It’s just food for thought.   Partly because of the nature of our courts (I’m thinking here of common-law courts, for those who know what that means) parenthood for lesbians and gay men came slowly, almost invisibly over a period of years if not decades.  This meant that it was deeply embedded before marriage really heated up as an issue.  And I think that turns out to have mattered a great deal.

49 responses to “Marriage and Parenthood for Same-Sex Couples: Which Comes First Matters

  1. Well good. I’m glad they got the right to marry. Now we should take away everyone’s right to marital presumption. Straight couples never should have been allowed to use being married as a means to being thought of as parents and neither should gays and lesbians. Nobody should have that loophole to pretend to be a parent. I know you’ll take issue with that. But what allowing gays and lesbians to marry does is allows their children to have legal step parents. Which is as it should be it was not fair they were not allowed to become step parents and now they are. I

    • Actually, I would expect that it will reinforce the marital presumption and further detach it from any tie to genetics.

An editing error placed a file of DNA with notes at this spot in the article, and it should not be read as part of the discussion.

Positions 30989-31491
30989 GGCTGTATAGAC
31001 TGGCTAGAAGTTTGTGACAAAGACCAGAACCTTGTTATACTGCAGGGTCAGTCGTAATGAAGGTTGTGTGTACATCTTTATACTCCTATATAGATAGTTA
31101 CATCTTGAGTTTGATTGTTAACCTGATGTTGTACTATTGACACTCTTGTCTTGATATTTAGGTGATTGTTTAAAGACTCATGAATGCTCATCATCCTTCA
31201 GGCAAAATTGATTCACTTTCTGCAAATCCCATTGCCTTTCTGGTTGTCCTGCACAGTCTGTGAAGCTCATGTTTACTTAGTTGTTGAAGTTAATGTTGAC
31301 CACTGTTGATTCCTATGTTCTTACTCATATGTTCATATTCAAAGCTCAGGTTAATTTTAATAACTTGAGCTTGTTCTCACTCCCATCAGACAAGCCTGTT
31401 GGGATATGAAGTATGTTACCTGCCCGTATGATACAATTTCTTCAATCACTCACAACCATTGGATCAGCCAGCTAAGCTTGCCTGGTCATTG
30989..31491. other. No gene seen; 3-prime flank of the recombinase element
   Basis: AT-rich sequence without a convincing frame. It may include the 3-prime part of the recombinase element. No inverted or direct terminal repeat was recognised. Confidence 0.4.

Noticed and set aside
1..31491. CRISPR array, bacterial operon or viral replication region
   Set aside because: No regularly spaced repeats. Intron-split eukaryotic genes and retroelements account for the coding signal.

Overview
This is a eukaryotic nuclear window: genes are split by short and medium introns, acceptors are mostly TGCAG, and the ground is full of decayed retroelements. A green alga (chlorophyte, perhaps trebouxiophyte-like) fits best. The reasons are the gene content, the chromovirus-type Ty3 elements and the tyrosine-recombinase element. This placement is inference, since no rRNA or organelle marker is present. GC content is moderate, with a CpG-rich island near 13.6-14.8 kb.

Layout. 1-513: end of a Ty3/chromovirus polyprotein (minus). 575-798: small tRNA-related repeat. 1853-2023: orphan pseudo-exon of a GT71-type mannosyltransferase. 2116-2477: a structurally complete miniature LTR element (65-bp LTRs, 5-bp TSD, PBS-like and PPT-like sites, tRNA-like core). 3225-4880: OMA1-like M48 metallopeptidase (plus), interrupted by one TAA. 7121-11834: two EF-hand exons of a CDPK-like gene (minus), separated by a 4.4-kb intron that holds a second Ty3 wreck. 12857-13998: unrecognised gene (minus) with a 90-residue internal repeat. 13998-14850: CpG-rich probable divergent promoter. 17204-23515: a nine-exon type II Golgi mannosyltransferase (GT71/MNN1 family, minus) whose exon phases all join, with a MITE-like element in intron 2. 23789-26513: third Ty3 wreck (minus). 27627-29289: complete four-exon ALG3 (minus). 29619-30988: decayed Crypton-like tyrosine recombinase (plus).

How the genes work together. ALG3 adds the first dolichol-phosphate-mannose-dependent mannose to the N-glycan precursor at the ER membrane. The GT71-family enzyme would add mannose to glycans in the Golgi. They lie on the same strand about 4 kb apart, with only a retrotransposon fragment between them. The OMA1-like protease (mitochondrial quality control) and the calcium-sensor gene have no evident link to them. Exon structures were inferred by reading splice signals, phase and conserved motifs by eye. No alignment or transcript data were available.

Remember that the presumption is about legal parenthood. When one party to a married couple gives birth to a child, the most common desire is undoubtedly that both people will be raising the child together. (I’m well aware that this isn’t always the case, but it usually is.) The marital presumption–the presumption that the non-child-bearing spouse is also a legal parent–facitlitates that. This is why we have it—not because we are making predictions about genetics.

      I don’t see why the move towards allowing marriage for same-sex couples would push in the opposite direction.

      • I agree, which is why i opposed same sex marriage. I wish now that I’d see the sperm donor law emended in New York to exclude so-called sperm donors that are known and identifiable to the recipients; but it aint going to be happening.
        The law I’m referring to is the one that names a married woman’s husband as the child’s father (with his consent only). Up to now my understanding is that lesbian couples who wished to exclude their “sperm donor” from claiming paternity, could not do so because they were not married. Now that has gone out the door, these fathers will be left out in the cold, their paternity taken from them.
        This was not an issue with heterosexual couples because heterosexual couples do not ask the guy next door to please father a child for them; a sperm donor is almost invariably anonymous.
        Now that New York has accepted gay marriage, it is ESSENTIAL for them to emend the sperm donor law to limit it only to anonymous men. Notice that gay men will disprorportianately affected by this law, since gay men can not conceive by sexual intercourse.
        But this aint going to happen.